And on Thursday the PDX Jazz Festival 2017 roars into action with a packed program through February 26 arranged loosely around an homage to jazz centurions Dizzy Gillespie, Thelonious Monk, and Buddy Rich, each born in 1917. Things kick off Thursday with a blast of Branford Marsalis, a thump of bass virtuoso Thundercat, and more, and the festival continues with the likes of the fabulous Heath Brothers, The Yellowjackets, and more. It’s not all old-style and it’s not all new, but a healthy-looking blend of tradition and exploration.

ArtsWatch’s Brett Campbell offers tips for this week’s shows, beginning with Thursday’s Marsalis quartet appearance “with the great jazz singer Kurt Elling, Maria Schneider’s orchestra and Ralph Peterson’s trio in separate shows Friday, the hip jazz-rock fusion band Kneebody and the old-school all-star band The Cookers on Saturday. On Sunday, you have a choice of pop jazzers the Yellowjackets with Mike Stern, avant jazz guitar deity James ‘Blood’ Ulmer, or rising piano star Aminca Claudine Myers (or see all three!).”

2017 PDX Jazz Fest honoree Dizzy Gillespie, at Deauville, France, July 1991. Photo: Roland Godefroy/Wikimedia Commons

In his preview PDX Jazz Festival: Signs of Life, Campbell sets the table more completely, talking about the state of jazz in Portland and internationally. Here’s just a taste of what he has to say:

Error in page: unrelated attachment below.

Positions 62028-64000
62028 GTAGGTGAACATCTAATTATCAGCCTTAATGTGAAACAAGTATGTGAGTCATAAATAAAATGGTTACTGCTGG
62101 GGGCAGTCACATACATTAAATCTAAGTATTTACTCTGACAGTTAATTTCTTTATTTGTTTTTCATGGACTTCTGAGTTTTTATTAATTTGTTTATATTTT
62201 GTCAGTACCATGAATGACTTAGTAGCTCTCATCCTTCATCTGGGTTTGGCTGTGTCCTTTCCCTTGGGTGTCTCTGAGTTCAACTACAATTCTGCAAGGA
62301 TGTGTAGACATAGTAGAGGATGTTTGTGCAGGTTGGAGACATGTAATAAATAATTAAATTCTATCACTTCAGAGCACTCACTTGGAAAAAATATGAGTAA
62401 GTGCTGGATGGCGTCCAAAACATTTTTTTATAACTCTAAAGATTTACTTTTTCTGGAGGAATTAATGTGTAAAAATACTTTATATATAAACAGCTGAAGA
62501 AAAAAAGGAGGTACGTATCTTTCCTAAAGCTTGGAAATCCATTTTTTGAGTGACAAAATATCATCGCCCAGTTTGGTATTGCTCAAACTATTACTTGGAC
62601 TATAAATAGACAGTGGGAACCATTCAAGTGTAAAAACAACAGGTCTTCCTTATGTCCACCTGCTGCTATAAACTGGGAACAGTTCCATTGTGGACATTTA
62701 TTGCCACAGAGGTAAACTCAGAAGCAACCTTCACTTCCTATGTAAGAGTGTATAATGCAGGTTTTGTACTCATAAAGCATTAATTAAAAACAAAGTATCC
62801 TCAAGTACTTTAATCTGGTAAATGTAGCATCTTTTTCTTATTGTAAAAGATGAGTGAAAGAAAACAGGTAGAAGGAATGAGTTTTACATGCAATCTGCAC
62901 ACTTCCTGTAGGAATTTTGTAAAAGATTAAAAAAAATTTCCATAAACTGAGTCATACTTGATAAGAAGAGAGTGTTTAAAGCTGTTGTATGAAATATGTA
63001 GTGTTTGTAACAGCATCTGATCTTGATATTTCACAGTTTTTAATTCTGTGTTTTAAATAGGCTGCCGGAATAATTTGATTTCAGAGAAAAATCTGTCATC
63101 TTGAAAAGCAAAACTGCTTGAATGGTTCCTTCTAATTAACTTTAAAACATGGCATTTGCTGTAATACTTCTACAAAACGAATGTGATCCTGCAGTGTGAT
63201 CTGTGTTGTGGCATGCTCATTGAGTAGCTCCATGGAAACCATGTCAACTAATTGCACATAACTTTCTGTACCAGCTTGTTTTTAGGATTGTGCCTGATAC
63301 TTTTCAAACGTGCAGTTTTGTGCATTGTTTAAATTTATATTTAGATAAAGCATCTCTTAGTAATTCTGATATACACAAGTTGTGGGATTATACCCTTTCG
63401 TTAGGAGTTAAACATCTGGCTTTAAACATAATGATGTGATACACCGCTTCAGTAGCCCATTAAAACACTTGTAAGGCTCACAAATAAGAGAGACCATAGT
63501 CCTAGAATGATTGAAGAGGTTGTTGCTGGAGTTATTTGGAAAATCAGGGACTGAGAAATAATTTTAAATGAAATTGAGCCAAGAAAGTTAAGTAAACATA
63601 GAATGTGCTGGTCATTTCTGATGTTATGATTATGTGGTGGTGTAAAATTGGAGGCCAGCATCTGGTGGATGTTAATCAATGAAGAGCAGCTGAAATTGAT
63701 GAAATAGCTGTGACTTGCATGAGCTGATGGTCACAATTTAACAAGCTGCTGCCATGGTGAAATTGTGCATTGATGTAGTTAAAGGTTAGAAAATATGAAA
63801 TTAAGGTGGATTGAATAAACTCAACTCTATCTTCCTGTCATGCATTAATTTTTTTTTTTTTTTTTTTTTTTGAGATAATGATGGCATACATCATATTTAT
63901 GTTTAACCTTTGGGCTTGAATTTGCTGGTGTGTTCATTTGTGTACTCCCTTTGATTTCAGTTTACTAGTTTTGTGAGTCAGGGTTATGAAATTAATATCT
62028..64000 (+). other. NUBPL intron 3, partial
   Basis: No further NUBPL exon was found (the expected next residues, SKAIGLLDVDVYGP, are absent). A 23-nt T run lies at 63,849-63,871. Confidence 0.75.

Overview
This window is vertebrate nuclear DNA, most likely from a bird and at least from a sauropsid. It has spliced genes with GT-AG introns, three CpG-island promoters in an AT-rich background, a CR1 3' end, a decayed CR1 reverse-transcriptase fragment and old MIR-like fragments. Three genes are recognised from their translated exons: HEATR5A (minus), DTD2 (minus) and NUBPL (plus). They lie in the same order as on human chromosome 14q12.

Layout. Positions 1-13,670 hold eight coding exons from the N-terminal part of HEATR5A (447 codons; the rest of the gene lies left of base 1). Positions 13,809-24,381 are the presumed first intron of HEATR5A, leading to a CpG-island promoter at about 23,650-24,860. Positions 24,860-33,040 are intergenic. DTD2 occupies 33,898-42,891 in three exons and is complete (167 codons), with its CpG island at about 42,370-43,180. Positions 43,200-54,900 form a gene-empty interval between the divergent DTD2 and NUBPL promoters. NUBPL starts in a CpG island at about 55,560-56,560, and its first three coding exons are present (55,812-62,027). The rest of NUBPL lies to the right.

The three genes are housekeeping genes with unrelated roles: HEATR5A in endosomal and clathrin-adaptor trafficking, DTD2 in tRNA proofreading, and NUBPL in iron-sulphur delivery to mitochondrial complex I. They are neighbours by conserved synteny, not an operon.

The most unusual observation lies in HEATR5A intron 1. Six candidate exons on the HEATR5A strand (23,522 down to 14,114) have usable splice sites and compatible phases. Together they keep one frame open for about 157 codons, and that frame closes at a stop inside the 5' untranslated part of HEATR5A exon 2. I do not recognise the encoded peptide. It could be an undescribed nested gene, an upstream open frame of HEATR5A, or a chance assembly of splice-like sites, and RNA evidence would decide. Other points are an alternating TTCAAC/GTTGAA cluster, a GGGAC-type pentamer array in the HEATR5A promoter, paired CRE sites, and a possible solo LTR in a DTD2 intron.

ArtsWatch Weekly: wine divine, proscenium live, Comic City USA

A look at the week that was in Oregon arts. A glimpse ahead at the week that's going to be.

It’s the middle of August, the temperature’s flirting with triple digits, and the city sidewalks are getting hot enough to grill a veggie burger on. Time to get out of town. And if you’re going to get out of town, why not to wine country? This weekend marks the beginning of another Oregon summer music festival – a small one, but with some fine musicians and refreshing repertoire. It’s also a great excuse, if you really need one, to hit some good wineries.

The brand new Willamette Valley Chamber Music Festival kicks off Friday night with a concert in the barrel room at J. Christopher Wines (think cool, like a cave) near Newberg, continues with free open rehearsals noon-3 p.m. Saturday at Artisanal Cellars in downtown Newberg, and concludes with a Sunday afternoon concert at Elk Cove Vineyards, one of the region’s most picturesque, near Gaston.

Music at the wineries: a new Oregon chamber festival goes for the gusto.

Music at the wineries: a new Oregon chamber festival goes for the gusto.